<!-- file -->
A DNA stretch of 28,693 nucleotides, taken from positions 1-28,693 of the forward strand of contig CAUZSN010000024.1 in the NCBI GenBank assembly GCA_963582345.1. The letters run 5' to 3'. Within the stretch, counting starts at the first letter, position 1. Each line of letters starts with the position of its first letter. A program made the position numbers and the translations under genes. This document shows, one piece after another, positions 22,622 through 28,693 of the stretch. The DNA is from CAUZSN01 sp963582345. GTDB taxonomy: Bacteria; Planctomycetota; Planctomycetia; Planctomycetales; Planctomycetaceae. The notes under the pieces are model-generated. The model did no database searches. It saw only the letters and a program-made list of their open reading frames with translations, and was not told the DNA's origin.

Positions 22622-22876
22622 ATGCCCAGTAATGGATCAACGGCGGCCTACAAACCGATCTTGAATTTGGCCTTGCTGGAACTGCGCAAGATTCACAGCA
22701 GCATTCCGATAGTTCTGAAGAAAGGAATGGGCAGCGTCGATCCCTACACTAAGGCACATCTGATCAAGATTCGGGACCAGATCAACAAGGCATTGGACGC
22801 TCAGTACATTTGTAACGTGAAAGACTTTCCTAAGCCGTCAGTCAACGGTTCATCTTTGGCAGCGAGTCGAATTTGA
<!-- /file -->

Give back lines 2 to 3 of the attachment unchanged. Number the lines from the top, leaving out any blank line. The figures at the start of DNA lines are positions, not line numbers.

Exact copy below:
Positions 22622-22876
22622 ATGCCCAGTAATGGATCAACGGCGGCCTACAAACCGATCTTGAATTTGGCCTTGCTGGAACTGCGCAAGATTCACAGCA